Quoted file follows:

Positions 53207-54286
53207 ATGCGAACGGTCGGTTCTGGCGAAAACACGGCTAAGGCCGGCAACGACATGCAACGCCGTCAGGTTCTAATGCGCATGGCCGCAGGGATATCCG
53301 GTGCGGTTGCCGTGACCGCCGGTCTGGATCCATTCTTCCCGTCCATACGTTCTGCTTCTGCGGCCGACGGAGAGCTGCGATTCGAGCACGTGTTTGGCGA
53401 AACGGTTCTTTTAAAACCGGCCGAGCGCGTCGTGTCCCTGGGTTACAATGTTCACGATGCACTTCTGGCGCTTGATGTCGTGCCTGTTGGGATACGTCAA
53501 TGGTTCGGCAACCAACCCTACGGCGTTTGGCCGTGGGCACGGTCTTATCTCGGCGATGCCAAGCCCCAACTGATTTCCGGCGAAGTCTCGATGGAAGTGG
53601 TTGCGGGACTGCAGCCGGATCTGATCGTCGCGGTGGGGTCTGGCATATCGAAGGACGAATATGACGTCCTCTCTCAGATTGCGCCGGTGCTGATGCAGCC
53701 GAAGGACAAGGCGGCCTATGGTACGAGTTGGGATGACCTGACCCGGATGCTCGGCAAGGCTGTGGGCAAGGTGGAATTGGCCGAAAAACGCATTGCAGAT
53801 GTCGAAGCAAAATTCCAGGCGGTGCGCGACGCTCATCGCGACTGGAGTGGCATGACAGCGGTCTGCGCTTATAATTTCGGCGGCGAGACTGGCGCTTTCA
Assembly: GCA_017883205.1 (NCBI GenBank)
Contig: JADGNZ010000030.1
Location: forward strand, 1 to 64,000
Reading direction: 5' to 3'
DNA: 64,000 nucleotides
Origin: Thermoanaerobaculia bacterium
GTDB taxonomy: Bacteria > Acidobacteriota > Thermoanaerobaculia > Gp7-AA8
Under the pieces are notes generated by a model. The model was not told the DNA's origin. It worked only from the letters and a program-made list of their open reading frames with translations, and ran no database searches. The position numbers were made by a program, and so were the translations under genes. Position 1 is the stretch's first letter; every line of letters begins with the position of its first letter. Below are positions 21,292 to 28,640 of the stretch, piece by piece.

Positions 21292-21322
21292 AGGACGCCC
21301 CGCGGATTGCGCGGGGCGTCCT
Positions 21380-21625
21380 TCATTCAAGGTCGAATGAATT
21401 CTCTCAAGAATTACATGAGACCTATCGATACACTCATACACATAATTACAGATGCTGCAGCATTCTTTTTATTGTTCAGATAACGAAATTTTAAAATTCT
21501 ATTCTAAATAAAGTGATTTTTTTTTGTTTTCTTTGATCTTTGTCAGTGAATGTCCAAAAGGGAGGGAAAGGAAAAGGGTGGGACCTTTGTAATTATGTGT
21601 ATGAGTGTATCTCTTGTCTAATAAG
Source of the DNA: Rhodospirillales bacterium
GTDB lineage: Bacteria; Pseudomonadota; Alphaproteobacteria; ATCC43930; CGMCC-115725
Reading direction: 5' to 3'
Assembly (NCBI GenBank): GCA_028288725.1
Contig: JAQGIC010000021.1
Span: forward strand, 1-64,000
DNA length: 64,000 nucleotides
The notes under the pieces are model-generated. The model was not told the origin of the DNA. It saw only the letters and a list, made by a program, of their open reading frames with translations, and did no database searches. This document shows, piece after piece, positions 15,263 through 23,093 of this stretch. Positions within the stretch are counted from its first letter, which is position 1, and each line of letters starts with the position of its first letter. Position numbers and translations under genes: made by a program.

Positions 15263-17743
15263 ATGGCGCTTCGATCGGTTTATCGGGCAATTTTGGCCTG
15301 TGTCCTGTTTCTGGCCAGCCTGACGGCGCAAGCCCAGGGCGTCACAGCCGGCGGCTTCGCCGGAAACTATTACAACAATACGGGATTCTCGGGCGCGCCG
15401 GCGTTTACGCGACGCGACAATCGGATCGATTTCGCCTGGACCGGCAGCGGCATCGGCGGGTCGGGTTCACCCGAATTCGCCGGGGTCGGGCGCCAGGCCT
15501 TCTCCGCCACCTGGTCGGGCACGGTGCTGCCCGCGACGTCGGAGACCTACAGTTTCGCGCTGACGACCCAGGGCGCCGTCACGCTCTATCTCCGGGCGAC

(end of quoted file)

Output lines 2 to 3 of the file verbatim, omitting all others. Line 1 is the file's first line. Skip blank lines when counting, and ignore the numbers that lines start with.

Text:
53207 ATGCGAACGGTCGGTTCTGGCGAAAACACGGCTAAGGCCGGCAACGACATGCAACGCCGTCAGGTTCTAATGCGCATGGCCGCAGGGATATCCG
53301 GTGCGGTTGCCGTGACCGCCGGTCTGGATCCATTCTTCCCGTCCATACGTTCTGCTTCTGCGGCCGACGGAGAGCTGCGATTCGAGCACGTGTTTGGCGA